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Operation Liberty Shield:
A New Series of Interviews of Iraqi-Born Individuals in the U.S. Is The Latest Example of Dragnet Justice


Tuesday, Mar. 25, 2003

Recently, the FBI commenced a round of interviews of "a number of Iraqi-born individuals" residing throughout the United States - both citizens and non-citizens alike. 50,000 Iraqi nationals are on the list; 11,000 have so far been targeted for interviews. No one seems to know what the criteria are, by which the 11,000 were chosen.

This new wave of interviews is the latest round of dragnet justice. Once again, federal law enforcement has cast an overly broad net in the hope of uncovering leads in its fight against terrorism and its war in Iraq.

Last year, the government did not claim concrete benefits from a similar type of time-consuming dragnet initiatives aimed at Middle Eastern men in the U.S. on visitor visas. And it's not surprising: What terrorist would show up for a "voluntary" interview? And even if one did, wouldn't he be carefully prepared to lie adeptly?

Casting An Ever Broader Net: The 2001 Interviews with Middle Eastern Men

Over the past year-and-a-half, the federal government has engaged in various rounds of interviews of immigrants present in the U.S., and has compiled extensive information as a result of its interviews.

For example, in the fall of 2001, the government conducted "voluntary" interviews of 5,000 men of Middle Eastern background between the ages of 18 and 33 who were present in the U.S. on visitor visas. Could the men bring attorneys? The "invitation" to appear did not say.

As I noted an earlier column, these interviews asked individuals to divulge highly personal information- where they worshipped, who their friends were, the names, addresses and phone numbers of their friends and colleagues. By creating robust profiles of interviewees and their associates, the federal government was likely able to build a profile of entire communities and their daily lives.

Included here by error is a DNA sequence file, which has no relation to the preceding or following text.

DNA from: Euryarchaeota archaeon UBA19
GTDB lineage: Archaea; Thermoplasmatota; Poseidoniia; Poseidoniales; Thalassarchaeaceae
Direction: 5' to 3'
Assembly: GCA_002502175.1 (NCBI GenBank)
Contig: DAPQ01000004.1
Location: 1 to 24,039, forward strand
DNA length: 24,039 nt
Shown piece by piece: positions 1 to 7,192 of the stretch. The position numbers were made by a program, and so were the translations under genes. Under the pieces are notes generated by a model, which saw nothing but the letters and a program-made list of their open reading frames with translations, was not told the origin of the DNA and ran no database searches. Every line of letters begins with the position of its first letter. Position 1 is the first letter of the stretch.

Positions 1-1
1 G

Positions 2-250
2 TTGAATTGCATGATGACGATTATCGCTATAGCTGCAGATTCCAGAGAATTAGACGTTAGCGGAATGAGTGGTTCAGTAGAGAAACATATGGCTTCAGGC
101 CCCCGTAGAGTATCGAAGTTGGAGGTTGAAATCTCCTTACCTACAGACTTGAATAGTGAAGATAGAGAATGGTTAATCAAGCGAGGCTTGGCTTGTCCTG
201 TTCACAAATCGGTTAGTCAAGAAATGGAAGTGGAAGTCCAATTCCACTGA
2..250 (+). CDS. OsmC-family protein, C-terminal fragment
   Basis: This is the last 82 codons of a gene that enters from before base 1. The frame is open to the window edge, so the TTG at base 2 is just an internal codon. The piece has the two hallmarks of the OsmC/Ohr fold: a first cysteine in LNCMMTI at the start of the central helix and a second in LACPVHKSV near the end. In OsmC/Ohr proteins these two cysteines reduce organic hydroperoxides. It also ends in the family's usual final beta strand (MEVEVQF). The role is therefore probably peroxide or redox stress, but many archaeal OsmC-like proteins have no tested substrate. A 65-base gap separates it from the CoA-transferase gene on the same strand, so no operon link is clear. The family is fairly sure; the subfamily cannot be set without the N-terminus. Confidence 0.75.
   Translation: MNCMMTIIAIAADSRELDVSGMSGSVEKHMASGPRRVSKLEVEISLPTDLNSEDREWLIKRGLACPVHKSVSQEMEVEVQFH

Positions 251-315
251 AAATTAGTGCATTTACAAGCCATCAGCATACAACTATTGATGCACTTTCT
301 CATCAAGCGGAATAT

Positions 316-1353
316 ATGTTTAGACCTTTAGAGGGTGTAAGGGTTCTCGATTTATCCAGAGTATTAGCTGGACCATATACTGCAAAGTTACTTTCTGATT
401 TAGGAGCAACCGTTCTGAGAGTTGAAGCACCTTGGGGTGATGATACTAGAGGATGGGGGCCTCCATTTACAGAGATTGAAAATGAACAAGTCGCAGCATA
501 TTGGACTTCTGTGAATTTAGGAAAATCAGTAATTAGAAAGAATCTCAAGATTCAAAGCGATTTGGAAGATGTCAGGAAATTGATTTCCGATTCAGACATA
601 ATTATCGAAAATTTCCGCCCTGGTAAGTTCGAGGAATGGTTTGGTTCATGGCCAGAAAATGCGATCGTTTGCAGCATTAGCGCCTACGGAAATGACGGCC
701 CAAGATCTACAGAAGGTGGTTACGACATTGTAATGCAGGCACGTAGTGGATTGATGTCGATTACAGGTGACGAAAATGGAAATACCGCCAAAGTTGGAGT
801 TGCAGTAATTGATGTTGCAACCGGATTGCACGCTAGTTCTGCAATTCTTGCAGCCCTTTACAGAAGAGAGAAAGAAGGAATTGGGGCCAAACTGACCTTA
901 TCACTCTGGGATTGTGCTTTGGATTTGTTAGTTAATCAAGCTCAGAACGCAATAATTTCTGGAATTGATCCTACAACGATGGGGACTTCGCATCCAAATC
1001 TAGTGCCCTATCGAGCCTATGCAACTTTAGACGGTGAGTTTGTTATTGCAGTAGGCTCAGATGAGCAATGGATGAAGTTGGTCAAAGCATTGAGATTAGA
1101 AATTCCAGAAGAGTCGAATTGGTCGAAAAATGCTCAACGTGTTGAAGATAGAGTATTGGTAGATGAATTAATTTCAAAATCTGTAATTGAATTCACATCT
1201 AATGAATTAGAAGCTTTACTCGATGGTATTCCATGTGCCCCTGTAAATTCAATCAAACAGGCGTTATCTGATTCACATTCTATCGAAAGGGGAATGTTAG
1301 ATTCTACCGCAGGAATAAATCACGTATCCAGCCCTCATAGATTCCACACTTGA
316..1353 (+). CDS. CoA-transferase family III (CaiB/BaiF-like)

Those Americans who feel this effort is reasonable should consider this scenario: How would you feel if - in a foreign country facing national security threats, where you were studying or working - you were rounded up by a foreign intelligence entity, and questioned in this highly personal fashion, simply because of your national origin?

I believe most Americans would see this treatment as both terrifying and unfair. That then raises the question of why we don't see our own treatment of Middle Eastern visitors the same way.

Another Part of the Net: The Special Registration Program

Again, as in the Fall 2001 round of interviews, an intrusive battery of questions is asked. In addition, visitors are fingerprinted and photographed. At last count, approximately 102,000 men have registered.

Can the persons interviewed have counsel present if they choose? The Department of Justice, and federal regulations, say yes. But the reality is often different.

According to the ACLU, Georgia and Washington, DC immigration officials have stated that layers may be excluded from portions of the registration process. Further reports indicate that regional offices in Florida, New York, Texas and Illinois have also blocked attorneys from accompanying their clients.

In addition, even where attorneys are technically allowed, visitors may not be able to afford them, or may simply be too intimidated to use them.

To add to all these problems, the guidelines for these interview processes have not always been well publicized. Understandably, they have therefore caused fear and confusion in immigrant communities in the United States.

The Special Registration process had also had surprising consequences. Individuals who were in the process of having their permanent resident paperwork processed or their visa status lawfully changed found themselves being rounded up and detained when they arrived to register in California and other states.

The reason for these detentions: Computer errors and backlogs in INS processing, for example. Imagine showing up to comply with the registration request only to find yourself handcuffed and locked up.

The American Immigration Lawyer's Association has listed some of the surprising instances of detentions arising from the registration process. In Minnesota, an individual awaiting INS action on his application for permanent residency based on an employer's sponsorship was taken into custody when he reported for Special Registration. He was handcuffed and separated from his attorney.  He arrived at 8 a.m. and, after threats of bond being set at $10,000, was released on his own recognizance at 5:00 p.m.. He was denied access to his attorney for all but 20 minutes during the day.

Another individual was detained even though his visa had always been "in status" and lawful. Apparently the INS computer showed that his employer revoked his H-1B (professional worker's) petition. The individual continues to be employed by the employer on his H-1B visa. In fact, the employer has filed a labor certification application on his behalf.

The new program of interviews of Iraqi-born individuals is different from the previous programs in an important respect: The interviewees include United States citizens and permanent residents - not just visitors who are here on temporary visas. As with previous interviews, interviewees may not know they have a right to counsel.